Tonika Johnson: Photographing 'Everyday Rituals'
“I know how to tell a story, and I know that because of Columbia and the resources it provided,” says photographer Tonika Johnson ’03.
At Columbia, Johnson studied journalism and photojournalism. Her work focuses on capturing neighborhoods of Chicago that are typically only seen in one light. Johnson grew up in the city, largely in the Englewood neighborhood and on the North Side of the city. She began photographing her community while in high school.
Looking through her images, she realized the photographs she took were different than the typical depictions of her neighborhood. As an artist, Johnson aims to dismantle stereotypes of the city she knows and loves.
Social justice and art go hand in hand for her. “Photography is my form of social justice to shatter negative stereotypes,” she says. “I just really love being able to cut out a moment from a scene. I was able to perfect my vision of what I want to capture at Columbia.” The school taught her the fundamentals and technical aspects of working a camera and reporting that she continues to carry with her not only as an artist and a photographer, but as a storyteller.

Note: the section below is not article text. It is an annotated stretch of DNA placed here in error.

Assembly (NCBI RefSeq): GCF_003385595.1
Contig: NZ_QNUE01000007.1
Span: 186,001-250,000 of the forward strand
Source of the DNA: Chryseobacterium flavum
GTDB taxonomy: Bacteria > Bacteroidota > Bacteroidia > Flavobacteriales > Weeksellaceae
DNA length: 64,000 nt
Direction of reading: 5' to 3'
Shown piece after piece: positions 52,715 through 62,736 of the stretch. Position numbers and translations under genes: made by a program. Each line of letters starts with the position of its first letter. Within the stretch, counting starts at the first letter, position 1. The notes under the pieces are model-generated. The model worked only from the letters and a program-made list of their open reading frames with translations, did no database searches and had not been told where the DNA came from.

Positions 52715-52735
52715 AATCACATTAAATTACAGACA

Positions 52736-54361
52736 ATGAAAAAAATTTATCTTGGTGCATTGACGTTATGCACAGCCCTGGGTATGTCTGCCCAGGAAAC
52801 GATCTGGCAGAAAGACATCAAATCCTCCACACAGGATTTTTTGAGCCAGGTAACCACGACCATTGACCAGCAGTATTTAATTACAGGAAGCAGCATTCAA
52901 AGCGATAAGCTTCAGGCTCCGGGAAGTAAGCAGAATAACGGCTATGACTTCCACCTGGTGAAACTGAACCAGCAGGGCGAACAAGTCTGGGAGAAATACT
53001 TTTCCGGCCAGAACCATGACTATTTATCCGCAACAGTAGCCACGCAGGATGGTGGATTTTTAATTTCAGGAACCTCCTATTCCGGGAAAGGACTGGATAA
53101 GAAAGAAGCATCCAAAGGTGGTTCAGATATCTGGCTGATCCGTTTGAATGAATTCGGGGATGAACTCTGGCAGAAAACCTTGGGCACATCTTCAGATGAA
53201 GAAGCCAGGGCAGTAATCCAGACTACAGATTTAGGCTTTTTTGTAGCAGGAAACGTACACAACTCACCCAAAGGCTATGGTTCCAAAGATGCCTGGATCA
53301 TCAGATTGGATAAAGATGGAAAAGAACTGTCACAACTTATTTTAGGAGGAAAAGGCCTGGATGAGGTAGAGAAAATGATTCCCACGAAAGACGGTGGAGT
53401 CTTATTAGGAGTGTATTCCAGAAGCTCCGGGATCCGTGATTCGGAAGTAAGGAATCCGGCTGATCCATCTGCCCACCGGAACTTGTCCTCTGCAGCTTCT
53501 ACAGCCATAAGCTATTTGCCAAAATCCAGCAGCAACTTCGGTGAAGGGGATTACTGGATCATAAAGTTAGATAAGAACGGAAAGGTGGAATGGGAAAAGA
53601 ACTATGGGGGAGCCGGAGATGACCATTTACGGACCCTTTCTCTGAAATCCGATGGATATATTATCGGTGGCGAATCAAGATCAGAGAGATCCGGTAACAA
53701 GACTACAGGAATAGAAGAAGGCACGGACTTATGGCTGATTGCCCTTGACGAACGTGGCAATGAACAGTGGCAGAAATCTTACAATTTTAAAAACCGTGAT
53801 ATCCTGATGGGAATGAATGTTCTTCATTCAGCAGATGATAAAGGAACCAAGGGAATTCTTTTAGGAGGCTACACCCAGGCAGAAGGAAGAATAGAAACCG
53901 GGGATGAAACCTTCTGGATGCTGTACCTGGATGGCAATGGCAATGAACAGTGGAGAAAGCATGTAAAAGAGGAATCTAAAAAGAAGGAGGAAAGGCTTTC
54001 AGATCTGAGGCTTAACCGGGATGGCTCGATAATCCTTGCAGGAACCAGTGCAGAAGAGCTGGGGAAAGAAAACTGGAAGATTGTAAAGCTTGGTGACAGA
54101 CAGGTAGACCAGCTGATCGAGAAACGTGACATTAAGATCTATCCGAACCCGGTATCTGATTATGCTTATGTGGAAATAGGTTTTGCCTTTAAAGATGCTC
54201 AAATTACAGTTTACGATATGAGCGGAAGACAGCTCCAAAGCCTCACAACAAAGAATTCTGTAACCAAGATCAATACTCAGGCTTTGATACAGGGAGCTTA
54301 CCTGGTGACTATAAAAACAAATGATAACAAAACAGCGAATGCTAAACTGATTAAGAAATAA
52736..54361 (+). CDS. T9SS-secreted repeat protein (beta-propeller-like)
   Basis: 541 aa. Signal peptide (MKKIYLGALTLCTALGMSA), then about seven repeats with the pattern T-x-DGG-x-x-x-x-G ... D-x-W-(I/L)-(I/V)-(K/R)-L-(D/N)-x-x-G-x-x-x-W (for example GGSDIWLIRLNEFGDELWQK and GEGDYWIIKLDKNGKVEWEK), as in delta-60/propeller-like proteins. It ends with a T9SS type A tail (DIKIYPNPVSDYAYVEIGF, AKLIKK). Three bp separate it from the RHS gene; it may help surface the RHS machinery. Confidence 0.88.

In her most recent exhibition, "Everyday Rituals," Johnson bridges the gap between the black secular and the divine. Churches, hair, self-care, cooking: These fundamental elements and ideas structure the project. In this exhibition, Johnson sheds light on the routines, rituals, and environments that encompass contemporary black life and does so through new mediums like film. She is both documenting the everyday and elevating it from its origins to fine art worthy of a second look.
“With the political climate of today, especially with Chicago being a focus and the neighborhood I photograph in being a kind of reference, I want people to find a space of healing and beauty and to be able to appreciate this city and the diversity that still exists,” she says.
This story originally appeared as part of "A New Narrative: Artists Exploring Blackness" in DEMO 26.